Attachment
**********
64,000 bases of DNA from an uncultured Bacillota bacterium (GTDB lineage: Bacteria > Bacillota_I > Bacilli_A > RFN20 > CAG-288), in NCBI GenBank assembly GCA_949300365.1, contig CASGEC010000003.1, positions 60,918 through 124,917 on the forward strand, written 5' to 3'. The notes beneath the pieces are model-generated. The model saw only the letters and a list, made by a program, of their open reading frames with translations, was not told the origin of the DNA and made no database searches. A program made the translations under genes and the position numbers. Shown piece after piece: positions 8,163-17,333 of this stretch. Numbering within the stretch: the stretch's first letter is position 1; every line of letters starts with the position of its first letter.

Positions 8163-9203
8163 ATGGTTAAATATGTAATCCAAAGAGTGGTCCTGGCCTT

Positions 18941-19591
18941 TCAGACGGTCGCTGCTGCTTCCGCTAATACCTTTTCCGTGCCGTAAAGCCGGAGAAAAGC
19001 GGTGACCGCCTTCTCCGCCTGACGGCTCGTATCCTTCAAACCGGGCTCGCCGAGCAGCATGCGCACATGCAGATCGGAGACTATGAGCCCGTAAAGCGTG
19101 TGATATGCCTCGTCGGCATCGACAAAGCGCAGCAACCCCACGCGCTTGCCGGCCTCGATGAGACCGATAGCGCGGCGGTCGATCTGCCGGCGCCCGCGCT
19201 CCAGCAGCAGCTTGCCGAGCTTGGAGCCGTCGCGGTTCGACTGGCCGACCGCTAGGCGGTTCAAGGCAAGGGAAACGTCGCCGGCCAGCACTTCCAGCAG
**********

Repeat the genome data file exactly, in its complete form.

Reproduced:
64,000 bases of DNA from an uncultured Bacillota bacterium (GTDB lineage: Bacteria > Bacillota_I > Bacilli_A > RFN20 > CAG-288), in NCBI GenBank assembly GCA_949300365.1, contig CASGEC010000003.1, positions 60,918 through 124,917 on the forward strand, written 5' to 3'. The notes beneath the pieces are model-generated. The model saw only the letters and a list, made by a program, of their open reading frames with translations, was not told the origin of the DNA and made no database searches. A program made the translations under genes and the position numbers. Shown piece after piece: positions 8,163-17,333 of this stretch. Numbering within the stretch: the stretch's first letter is position 1; every line of letters starts with the position of its first letter.

Positions 8163-9203
8163 ATGGTTAAATATGTAATCCAAAGAGTGGTCCTGGCCTT

Positions 18941-19591
18941 TCAGACGGTCGCTGCTGCTTCCGCTAATACCTTTTCCGTGCCGTAAAGCCGGAGAAAAGC
19001 GGTGACCGCCTTCTCCGCCTGACGGCTCGTATCCTTCAAACCGGGCTCGCCGAGCAGCATGCGCACATGCAGATCGGAGACTATGAGCCCGTAAAGCGTG
19101 TGATATGCCTCGTCGGCATCGACAAAGCGCAGCAACCCCACGCGCTTGCCGGCCTCGATGAGACCGATAGCGCGGCGGTCGATCTGCCGGCGCCCGCGCT
19201 CCAGCAGCAGCTTGCCGAGCTTGGAGCCGTCGCGGTTCGACTGGCCGACCGCTAGGCGGTTCAAGGCAAGGGAAACGTCGCCGGCCAGCACTTCCAGCAG